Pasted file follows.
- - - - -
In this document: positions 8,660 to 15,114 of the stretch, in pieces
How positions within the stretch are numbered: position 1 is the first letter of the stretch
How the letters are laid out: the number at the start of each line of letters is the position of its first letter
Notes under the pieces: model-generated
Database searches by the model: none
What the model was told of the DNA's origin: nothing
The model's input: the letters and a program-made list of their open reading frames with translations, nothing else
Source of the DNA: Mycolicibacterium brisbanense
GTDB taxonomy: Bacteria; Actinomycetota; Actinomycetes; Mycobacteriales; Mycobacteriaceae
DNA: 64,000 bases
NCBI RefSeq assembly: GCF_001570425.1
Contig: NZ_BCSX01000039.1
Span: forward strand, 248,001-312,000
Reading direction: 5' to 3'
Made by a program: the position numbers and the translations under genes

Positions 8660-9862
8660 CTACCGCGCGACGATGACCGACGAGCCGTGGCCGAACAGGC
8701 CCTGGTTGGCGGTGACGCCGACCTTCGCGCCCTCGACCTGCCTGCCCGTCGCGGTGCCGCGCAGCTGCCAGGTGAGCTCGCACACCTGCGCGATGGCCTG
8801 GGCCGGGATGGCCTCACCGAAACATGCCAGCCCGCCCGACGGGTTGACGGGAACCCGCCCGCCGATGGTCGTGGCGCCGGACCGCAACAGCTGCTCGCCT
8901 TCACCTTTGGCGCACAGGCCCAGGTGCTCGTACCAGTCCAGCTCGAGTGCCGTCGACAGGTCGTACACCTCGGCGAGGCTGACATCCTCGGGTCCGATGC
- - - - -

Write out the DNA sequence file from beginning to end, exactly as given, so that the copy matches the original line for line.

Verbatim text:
In this document: positions 8,660 to 15,114 of the stretch, in pieces
How positions within the stretch are numbered: position 1 is the first letter of the stretch
How the letters are laid out: the number at the start of each line of letters is the position of its first letter
Notes under the pieces: model-generated
Database searches by the model: none
What the model was told of the DNA's origin: nothing
The model's input: the letters and a program-made list of their open reading frames with translations, nothing else
Source of the DNA: Mycolicibacterium brisbanense
GTDB taxonomy: Bacteria; Actinomycetota; Actinomycetes; Mycobacteriales; Mycobacteriaceae
DNA: 64,000 bases
NCBI RefSeq assembly: GCF_001570425.1
Contig: NZ_BCSX01000039.1
Span: forward strand, 248,001-312,000
Reading direction: 5' to 3'
Made by a program: the position numbers and the translations under genes

Positions 8660-9862
8660 CTACCGCGCGACGATGACCGACGAGCCGTGGCCGAACAGGC
8701 CCTGGTTGGCGGTGACGCCGACCTTCGCGCCCTCGACCTGCCTGCCCGTCGCGGTGCCGCGCAGCTGCCAGGTGAGCTCGCACACCTGCGCGATGGCCTG
8801 GGCCGGGATGGCCTCACCGAAACATGCCAGCCCGCCCGACGGGTTGACGGGAACCCGCCCGCCGATGGTCGTGGCGCCGGACCGCAACAGCTGCTCGCCT
8901 TCACCTTTGGCGCACAGGCCCAGGTGCTCGTACCAGTCCAGCTCGAGTGCCGTCGACAGGTCGTACACCTCGGCGAGGCTGACATCCTCGGGTCCGATGC